22. Since the April 2017 judgment a different NYAS caseworker has acted as Guardian.  The father has made numerous unsuccessful applications for his removal and has threatened to report him to the police for harassment or to sue him if he makes any contact with him.  The relationship between the father and NYAS has completely broken down, as did his relationship with Cafcass, to the point (unprecedented in my experience) that HMCTS has had to act as a middle man for the transfer of documents between the father and the Guardian. 

23. The relationship between the parents themselves improved briefly after the April 2017 judgment but by April 2018 the mother was applying for a s.91(14) order preventing further application by the father without the leave of the court.

24. It was in this context that Dr Stevenson was re-instructed.  Her assessment, complicated by difficulties in the father's approach, was completed in March 2018.  Her conclusions were as follows:

(1) The mother and father both have an IQ in the average range but some deficits in processing speed and working memory.

(2) It was difficult to evaluate the father's mental health and psychological profile due to his high level of defensiveness and oppositional behaviour.  He stated that he considered that, like other professionals, Dr Stevenson's aim was to "dig for dirt".  He required the interviews to be carried out in a court building.  His presentation was at times loud and intimidating and she felt it necessary to ask for security to patrol the corridor outside.  

(3) A number of the father's traits are indicative of social (pragmatic) communication disorder (previously known as Asperger's).  Further assessment outside proceedings is recommended.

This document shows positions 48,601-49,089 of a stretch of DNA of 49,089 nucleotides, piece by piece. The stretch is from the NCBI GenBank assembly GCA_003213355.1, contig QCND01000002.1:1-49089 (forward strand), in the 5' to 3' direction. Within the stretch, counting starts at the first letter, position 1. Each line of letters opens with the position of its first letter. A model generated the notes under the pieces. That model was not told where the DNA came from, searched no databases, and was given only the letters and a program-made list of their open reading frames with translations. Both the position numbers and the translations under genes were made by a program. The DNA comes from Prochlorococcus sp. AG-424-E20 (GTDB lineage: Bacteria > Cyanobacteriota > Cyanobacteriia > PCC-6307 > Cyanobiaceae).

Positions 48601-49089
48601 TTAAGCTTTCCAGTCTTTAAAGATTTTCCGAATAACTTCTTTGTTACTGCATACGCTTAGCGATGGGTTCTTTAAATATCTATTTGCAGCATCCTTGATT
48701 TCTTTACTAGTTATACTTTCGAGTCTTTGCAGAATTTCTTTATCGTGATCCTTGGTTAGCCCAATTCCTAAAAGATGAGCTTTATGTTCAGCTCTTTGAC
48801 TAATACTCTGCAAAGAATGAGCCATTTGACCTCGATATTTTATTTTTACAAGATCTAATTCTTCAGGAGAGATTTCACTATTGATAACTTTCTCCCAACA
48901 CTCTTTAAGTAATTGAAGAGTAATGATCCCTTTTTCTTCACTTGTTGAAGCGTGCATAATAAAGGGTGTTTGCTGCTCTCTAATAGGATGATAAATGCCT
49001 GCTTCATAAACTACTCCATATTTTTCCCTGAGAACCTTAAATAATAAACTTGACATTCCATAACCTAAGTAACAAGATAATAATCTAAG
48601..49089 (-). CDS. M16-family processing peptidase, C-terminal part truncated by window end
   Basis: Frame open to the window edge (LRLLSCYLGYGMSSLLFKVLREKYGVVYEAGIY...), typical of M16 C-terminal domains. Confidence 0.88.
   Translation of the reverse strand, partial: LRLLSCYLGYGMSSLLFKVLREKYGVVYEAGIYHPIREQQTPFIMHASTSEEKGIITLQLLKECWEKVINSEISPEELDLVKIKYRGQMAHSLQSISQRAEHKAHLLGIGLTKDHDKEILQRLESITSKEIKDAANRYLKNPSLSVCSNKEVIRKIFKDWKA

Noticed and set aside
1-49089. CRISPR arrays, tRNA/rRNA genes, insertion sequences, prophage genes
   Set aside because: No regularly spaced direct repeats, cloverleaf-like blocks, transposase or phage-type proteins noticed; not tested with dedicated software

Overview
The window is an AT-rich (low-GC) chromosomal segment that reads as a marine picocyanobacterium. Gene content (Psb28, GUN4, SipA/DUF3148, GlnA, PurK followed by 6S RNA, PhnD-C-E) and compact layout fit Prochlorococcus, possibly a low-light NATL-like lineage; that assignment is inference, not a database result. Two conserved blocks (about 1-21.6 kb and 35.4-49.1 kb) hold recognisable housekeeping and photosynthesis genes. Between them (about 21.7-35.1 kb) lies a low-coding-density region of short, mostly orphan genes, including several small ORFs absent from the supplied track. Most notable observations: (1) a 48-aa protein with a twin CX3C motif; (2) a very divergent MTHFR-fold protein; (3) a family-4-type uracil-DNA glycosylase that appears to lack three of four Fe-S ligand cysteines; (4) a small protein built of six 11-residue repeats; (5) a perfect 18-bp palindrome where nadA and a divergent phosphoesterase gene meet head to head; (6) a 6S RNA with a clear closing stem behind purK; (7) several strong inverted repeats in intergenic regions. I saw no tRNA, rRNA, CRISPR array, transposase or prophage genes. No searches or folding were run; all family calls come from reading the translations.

(4) Gina has an IQ in the average range with an uneven cognitive profile.  She has a secure attachment to her mother but some dependency traits.  She has angry and dismissive feelings regarding her father, who she does not consider to be part of her family.

(5) Frances has an IQ in the average range of functioning but cognitive deficits regarding verbal comprehension.  She has a secure attachment to her mother and sister with some idealised traits.  She is curious regarding her father and ambivalent regarding him and her relationship with him.

(6) A package of further assessment and therapeutic intervention for the father is recommended with further contact development only taking place once they are completed.  At that point an attempt should be made to arrange contact in a therapeutic setting, starting with Frances.

25. The matter came before HHJ Handley for final hearing on 23-27 April 2018, with judgment being handed down and orders made on 2 July 2018.   All parties were represented by counsel.  Evidence was heard from Dr Stevenson, the parents, the deputy head of the children's school, and the Guardian.

26. The Judge gave a careful judgment.  He introduced the background, and particularly the events since the April 2017 hearing.  He summarised the parties' positions.  He once again outlined the law.  He considered the delay that had occurred and the reasons for it, but he said that was not assessing the case as at 2013, or at any other date than 2018.  He rejected the father's complaint that his rights under Articles 6 and 8 had been breached.  He placed full responsibility for the father's difficulties with the current Guardian upon the father.